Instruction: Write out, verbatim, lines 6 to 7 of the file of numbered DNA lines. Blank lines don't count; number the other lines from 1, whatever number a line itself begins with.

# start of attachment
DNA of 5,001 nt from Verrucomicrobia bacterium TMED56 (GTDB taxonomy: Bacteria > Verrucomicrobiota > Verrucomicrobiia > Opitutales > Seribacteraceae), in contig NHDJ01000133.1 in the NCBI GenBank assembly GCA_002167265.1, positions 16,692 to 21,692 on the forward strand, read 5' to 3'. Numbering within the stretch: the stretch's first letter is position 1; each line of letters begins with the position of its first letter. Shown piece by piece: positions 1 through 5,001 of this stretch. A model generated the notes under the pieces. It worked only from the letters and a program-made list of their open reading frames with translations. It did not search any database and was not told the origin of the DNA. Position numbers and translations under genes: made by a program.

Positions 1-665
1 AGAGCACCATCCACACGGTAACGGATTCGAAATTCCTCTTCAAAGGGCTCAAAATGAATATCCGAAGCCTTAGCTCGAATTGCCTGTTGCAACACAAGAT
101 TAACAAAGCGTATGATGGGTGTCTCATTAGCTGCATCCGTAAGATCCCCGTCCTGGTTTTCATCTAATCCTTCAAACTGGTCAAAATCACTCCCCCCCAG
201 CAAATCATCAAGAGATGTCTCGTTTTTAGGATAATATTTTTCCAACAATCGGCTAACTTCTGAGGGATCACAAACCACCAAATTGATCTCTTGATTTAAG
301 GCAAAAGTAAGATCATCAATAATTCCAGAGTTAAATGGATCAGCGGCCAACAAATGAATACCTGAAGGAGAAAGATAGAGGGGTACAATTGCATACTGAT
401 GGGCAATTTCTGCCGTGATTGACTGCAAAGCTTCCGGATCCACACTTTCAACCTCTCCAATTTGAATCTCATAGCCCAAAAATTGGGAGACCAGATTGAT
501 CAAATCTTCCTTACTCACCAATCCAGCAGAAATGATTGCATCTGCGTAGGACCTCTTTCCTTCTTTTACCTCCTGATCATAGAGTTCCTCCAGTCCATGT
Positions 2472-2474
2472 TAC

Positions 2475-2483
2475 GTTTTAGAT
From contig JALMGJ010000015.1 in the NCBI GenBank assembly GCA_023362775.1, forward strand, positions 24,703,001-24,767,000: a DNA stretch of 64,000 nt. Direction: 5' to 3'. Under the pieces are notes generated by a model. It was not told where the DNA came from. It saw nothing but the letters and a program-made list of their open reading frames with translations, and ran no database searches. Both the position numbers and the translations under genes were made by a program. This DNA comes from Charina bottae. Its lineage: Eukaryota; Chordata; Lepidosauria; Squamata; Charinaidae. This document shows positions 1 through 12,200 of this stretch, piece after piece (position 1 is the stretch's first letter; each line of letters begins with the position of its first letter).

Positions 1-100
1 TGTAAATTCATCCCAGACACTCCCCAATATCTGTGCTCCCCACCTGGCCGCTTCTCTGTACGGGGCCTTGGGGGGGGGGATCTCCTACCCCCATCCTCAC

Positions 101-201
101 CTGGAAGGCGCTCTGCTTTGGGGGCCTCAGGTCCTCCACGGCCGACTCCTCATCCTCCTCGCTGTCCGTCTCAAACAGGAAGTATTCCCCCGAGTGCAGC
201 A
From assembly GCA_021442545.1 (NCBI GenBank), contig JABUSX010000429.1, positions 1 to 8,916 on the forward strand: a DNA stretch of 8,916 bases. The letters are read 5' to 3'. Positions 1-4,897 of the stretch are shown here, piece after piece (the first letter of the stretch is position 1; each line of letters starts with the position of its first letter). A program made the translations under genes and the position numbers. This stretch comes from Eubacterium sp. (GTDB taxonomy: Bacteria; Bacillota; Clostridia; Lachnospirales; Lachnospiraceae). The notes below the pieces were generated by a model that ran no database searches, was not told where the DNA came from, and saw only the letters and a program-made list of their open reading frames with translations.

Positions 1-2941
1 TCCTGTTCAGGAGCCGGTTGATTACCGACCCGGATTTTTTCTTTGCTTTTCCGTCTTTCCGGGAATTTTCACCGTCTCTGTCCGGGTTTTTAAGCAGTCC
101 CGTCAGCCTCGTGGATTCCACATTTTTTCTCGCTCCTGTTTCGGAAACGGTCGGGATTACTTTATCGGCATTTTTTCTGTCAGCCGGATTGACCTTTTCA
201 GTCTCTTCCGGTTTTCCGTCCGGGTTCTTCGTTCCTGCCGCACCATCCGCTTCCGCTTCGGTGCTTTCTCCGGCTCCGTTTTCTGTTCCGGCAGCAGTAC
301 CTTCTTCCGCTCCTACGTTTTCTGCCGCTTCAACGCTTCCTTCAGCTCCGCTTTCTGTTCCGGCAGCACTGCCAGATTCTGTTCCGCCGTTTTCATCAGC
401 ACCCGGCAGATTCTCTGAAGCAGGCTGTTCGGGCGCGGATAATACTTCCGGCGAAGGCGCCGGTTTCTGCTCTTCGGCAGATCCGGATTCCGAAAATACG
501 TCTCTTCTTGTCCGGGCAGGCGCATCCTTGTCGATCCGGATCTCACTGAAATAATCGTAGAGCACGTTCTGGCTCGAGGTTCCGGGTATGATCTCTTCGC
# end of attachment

301 GCAAAAGTAAGATCATCAATAATTCCAGAGTTAAATGGATCAGCGGCCAACAAATGAATACCTGAAGGAGAAAGATAGAGGGGTACAATTGCATACTGAT
401 GGGCAATTTCTGCCGTGATTGACTGCAAAGCTTCCGGATCCACACTTTCAACCTCTCCAATTTGAATCTCATAGCCCAAAAATTGGGAGACCAGATTGAT